By Bill Boyarsky
Among the most powerful interests backing immigration reform are the conservative, capitalistic U.S. Chamber of Commerce, fast-food restaurant chains and big agribusiness firms.
I know many reformist progressives may be offended by the idea of working with companies that send artificially fattened beef and chicken breasts to the chefs of fast-food America, but for financial reasons of their own—mainly cheap and plentiful labor—big business has long been a strong advocate of liberalizing immigration laws. Such capitalists are among the strongest allies of civil rights groups seeking a path toward citizenship for the estimated 12 million illegal immigrants in the United States. If you believe corporate America runs the United States—and I do—then legislation liberalizing immigration laws is very much alive despite the xenophobic ranting of the right-wing anti-immigration mob.
This phenomenon is thoroughly explored by PBS NewsHour correspondent Jeffrey Kaye in his illuminating new book “Moving Millions: How Coyote Capitalism Fuels Global Immigration.”
Kaye wrote, “The pursuit of business-friendly immigration policies has been a priority for companies that have come to rely on immigrant work forces. ... The immigration laws they favor would have the effect of providing a cheap disposable compliant labor force by authorizing additional work visas. They would like the current illegal workforce legalized and, beyond gathering paperwork and consulting computer records, employers do not want to be held responsible for hiring immigration workers with the wrong identification documents. ...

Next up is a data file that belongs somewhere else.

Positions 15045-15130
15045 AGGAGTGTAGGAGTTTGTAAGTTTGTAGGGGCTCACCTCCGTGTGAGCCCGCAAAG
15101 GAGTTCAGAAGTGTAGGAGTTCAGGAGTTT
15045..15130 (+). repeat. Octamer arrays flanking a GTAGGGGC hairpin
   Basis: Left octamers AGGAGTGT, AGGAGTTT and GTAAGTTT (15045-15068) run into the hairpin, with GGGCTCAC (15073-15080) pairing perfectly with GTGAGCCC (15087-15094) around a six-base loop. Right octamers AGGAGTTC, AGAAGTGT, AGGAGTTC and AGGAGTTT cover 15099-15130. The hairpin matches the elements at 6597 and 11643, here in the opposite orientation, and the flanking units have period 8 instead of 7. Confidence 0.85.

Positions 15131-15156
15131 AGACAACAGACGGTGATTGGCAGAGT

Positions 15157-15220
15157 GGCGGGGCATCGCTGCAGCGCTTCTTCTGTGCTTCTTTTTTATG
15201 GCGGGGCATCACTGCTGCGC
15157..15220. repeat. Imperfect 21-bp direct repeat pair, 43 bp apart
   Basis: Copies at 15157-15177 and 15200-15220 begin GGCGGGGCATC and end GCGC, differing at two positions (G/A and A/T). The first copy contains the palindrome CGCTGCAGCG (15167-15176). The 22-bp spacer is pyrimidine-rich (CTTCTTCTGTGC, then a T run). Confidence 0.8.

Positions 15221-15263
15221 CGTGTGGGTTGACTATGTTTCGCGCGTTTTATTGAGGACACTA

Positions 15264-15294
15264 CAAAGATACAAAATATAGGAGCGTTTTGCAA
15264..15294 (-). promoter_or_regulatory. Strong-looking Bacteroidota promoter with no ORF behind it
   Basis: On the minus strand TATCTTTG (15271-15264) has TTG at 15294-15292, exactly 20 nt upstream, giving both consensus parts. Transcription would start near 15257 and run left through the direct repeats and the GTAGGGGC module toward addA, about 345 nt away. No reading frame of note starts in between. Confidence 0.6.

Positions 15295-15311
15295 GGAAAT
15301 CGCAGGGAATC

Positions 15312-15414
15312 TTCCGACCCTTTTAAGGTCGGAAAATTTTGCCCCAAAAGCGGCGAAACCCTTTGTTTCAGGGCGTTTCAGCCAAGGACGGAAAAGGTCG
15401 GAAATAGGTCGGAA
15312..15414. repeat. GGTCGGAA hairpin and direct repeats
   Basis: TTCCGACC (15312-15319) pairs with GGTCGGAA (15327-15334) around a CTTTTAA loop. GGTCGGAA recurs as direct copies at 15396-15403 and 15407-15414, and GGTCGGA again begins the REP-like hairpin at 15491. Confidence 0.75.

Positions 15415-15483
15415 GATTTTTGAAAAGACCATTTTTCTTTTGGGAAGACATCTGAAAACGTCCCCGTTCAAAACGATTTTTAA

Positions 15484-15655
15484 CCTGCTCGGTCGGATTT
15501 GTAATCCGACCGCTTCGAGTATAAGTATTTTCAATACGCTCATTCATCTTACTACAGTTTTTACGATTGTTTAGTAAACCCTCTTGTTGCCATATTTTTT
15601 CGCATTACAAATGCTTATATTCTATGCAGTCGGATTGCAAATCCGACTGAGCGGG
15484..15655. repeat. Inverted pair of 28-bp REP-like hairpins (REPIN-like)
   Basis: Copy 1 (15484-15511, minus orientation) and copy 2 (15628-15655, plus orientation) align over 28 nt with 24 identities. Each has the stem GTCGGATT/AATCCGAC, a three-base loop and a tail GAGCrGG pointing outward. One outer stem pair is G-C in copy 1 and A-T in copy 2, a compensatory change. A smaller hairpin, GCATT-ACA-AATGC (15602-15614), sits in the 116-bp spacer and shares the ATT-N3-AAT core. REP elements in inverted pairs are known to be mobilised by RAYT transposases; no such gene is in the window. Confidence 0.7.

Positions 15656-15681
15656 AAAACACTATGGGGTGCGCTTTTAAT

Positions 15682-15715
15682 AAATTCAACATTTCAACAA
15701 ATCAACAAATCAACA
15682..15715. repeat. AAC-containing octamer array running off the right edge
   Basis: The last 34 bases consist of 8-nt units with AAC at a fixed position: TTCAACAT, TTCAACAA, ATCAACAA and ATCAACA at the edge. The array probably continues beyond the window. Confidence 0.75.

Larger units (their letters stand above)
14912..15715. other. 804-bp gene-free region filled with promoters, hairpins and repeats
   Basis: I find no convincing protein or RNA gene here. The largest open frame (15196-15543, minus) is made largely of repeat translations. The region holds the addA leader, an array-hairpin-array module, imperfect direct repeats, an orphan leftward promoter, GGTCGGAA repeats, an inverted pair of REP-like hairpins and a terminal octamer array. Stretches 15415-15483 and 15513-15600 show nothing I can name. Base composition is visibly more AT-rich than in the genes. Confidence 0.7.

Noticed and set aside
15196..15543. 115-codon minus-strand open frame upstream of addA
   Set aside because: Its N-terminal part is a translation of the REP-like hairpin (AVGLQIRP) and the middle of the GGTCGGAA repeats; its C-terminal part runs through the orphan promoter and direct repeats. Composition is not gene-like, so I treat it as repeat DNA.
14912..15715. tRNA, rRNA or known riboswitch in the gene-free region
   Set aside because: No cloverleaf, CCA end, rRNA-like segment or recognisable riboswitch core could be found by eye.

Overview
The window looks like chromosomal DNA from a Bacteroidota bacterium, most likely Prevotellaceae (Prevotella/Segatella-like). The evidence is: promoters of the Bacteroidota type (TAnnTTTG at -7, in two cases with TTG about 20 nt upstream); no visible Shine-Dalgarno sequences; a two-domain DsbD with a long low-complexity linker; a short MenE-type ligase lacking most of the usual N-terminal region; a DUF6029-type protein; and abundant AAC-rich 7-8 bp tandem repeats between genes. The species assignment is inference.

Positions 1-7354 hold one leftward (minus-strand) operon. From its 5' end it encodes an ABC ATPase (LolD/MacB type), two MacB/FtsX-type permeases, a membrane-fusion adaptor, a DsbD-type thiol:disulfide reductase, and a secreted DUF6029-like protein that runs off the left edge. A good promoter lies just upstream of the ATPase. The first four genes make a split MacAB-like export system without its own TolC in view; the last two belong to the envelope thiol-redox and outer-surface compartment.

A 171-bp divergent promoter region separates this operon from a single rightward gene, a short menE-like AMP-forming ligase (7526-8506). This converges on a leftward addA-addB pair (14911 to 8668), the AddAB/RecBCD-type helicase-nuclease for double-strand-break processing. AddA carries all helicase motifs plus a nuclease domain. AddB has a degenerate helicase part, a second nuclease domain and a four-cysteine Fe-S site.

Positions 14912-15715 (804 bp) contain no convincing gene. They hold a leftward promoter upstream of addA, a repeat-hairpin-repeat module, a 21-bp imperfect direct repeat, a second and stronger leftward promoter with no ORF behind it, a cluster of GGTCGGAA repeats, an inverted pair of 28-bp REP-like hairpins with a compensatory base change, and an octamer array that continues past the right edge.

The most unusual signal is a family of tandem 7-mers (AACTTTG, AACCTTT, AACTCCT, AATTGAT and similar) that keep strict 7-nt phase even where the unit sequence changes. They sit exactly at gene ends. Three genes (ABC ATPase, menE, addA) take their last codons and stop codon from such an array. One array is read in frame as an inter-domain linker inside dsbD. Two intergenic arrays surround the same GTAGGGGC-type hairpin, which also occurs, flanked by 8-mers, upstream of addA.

“The public side of the pro-immigration debate is more likely to feature a representative of the National Council of La Raza than of the Chamber of Commerce. Nonetheless, marriages of convenience have been forged between organizations that under different circumstances are generally on opposite sides.”
Add another partner to the coalition: organized labor. Labor, once anti-immigrant, began changing more than two decades ago when it organized low-paid immigrant workers, most notably in its Justice for Janitors campaign. That campaign and others raised the wages and improved the working conditions of immigrants, many of them here illegally.
“The truth is that in a dynamic, global economy in the 21st century, we simply cannot afford to have millions of hard-working people without legal protections, without meaningful access to higher education, shut off from the high-wage, high-productivity economy,” Richard L. Trumka, president of the AFL-CIO, said in a speech in Cleveland last month. “But immigration reform is not just an economic issue. The way we as a nation treat the immigrants among us is about more than economic strategy—it is about who we are as a nation.”
Trumka, the son of immigrants, grew up in a small town in southeastern Pennsylvania. “When I was a kid,” he said, “there was an ugly name for every one of us in all 12 languages spoken in Nemacolin, Pa., wop and hunkie and polack and kike. We were the last hired and first fired, the people who did the hardest and most dangerous work, the people whose pay got shorted because we didn’t know the language and were afraid to complain. ... We got to the mines and the mills and the people already there said we were taking their jobs, ruining our country. Yet in the end, the immigrants of my and grandparents’ generation prevailed and built America.”